Dr. Groome set the tone for the twelve concurrent sessions which included dynamic presenters sharing their research, daily work, knowledge and wisdom. Each presentation included a reverence for what was shared as God’s work. The Gift of the Holy Spirit, Fear of the Lord, is described as having reverence and respect for God’s will. Dr. Hunt’s description of the history of Catholic education and the themes that emerge through different cultures and times demonstrated the Lord’s consistent watch and attention to the institution created in many instances to preserve culture and, more importantly, the faith of people in a new place. Various presenters described their involvement in Catholic education as a call to serve others as the Gift of the Holy Spirit, Piety, is described. A sense of the Gift of Fortitude is also needed as challenges and obstacles must be overcome to fulfill the mission of Catholic schools. Drs. Dolph and Moore and Bro. Tom Oldenski, S.M. described leadership and mission and the integrated nature of these in the daily work of the Catholic school. Both presentations made clear the need to transform the hearts of Catholic educators and leaders and be certain they are armed with the needed skill and familiarity of the chosen mission.

    Ryan Allen and Sister Angela Ann Zukowski called all to the Gift of Understanding. Each of their presentations brought to mind the need to hear God’s voice in every age and to creatively utilize new inventions for the good of our Catholic schools and individual students attending them. New means to develop faith and to achieve academically can be found through the world of technology that allows Catholic school educators the way to re-imagine connections, shared information, and necessary individual student attention.

    Cindy Currell and other members in the Family Cafe presentation and Linda Russell, who discussed non-academic barriers to learning, connected with the Gifts of Counsel and Wisdom. The programs described offer support to students, families, teachers and leaders through collaborative community efforts at the school and regional levels. The Urban Child Development Resource Center brings trained experts to the life of the school to systematically infuse educational prevention programs and direct counseling and material resources to those in greatest need in Catholic schools. The Family Cafe project brings together community partners from public schools, Catholic schools, a community center, social agencies and the University to network parents and to empower them through social gatherings that ask critical questions about parenting and guidance.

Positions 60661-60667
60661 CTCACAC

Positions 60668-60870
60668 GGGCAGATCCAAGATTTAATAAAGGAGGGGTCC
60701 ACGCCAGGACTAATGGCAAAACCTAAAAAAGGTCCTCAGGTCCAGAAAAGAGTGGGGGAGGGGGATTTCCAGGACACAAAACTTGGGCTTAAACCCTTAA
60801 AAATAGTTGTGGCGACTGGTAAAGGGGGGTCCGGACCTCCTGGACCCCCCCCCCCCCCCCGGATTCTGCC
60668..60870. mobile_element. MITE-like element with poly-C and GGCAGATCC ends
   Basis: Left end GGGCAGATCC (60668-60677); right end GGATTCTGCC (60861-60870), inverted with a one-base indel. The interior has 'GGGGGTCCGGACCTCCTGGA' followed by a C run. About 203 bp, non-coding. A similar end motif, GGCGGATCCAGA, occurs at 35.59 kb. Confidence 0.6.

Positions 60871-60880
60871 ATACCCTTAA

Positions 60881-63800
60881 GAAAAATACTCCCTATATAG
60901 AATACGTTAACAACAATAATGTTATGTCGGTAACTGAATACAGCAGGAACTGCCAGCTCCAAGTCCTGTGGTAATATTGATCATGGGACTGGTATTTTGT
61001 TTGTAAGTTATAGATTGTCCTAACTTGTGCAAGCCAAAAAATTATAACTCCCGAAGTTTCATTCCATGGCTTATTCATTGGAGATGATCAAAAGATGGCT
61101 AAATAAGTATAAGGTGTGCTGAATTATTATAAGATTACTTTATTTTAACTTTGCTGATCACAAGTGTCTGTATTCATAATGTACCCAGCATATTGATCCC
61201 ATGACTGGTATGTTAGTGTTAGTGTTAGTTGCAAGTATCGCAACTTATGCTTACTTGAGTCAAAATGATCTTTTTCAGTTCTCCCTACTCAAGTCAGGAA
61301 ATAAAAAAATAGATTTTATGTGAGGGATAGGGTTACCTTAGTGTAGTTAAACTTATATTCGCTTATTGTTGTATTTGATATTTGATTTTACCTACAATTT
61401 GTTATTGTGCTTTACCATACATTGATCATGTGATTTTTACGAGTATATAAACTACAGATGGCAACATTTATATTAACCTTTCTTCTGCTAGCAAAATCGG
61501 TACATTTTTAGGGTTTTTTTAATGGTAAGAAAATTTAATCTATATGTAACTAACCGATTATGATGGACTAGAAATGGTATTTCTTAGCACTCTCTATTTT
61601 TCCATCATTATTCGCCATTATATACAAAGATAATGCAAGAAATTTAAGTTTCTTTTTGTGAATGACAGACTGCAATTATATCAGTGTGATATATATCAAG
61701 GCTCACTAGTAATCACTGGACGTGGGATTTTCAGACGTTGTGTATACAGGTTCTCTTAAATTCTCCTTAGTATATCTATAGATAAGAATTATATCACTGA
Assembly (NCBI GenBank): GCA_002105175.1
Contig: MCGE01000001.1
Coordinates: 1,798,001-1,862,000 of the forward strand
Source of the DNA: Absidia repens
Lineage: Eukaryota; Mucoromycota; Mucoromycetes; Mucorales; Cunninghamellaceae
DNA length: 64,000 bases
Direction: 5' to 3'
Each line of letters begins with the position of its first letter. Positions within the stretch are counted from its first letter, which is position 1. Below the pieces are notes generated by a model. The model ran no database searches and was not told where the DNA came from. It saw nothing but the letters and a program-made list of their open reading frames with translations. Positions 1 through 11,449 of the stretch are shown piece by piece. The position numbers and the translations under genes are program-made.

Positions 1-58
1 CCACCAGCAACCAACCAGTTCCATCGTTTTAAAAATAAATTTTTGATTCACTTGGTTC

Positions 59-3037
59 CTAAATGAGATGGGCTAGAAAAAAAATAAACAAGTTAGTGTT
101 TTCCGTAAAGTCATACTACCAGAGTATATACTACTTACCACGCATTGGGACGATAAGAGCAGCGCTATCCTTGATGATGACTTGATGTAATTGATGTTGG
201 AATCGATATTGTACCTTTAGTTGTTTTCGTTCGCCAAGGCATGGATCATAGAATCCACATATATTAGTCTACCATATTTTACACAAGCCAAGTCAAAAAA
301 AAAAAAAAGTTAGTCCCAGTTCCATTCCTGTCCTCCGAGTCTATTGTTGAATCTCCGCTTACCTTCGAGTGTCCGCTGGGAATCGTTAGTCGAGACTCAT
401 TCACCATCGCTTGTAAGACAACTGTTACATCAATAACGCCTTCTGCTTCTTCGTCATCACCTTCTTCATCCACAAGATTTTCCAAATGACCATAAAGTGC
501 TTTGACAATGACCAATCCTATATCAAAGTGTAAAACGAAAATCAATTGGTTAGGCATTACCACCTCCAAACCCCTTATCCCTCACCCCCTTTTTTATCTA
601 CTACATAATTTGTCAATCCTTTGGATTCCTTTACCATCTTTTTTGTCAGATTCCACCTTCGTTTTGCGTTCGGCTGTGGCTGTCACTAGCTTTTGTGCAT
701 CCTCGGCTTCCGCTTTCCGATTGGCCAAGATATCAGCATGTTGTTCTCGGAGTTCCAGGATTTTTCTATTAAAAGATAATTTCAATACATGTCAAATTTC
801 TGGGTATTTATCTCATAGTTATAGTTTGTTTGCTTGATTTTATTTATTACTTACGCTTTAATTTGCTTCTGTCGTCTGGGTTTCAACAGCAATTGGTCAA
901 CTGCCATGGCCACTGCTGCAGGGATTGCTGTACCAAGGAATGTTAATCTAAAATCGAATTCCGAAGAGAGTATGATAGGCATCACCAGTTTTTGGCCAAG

The Excellence Initiative, the Community Partners group, and Professional Development for Early Childhood Educators presentations offered examples of the Gift of Knowledge. Each of these initiatives is an example of shared information, best practice and feedback that moved the education of students and/or care for their families forward.

    The Catholic Education Summit concluded with remarks by Dr. Groome and responses from Dr. Karen Ristau, president of the National Catholic Educational Association; Dr. Kevin Kelly, Dean of the School of Education and Allied Professions; and Mrs. Karyn Hecker, Principal of Immaculate Conception School, Dayton, Ohio. Participants were asked to consider the impact of their day on their own faith lives and professional lives. Many agreed the day was inspiring and offered new means to re-imagine Catholic education to endow the common good in faith to life and new life to faith.

    The Catholic Education Summit was generously supported by the Better Way Foundation. Their support and the support of other foundations enable programs highlighted at the Summit to have been established, to flourish, and to serve many who would not otherwise be served.

    The next Catholic Education Summit at the University of Dayton will take place on July 12, 2013. Our topic will be urban Catholic education. We hope you will save the date and join us next summer!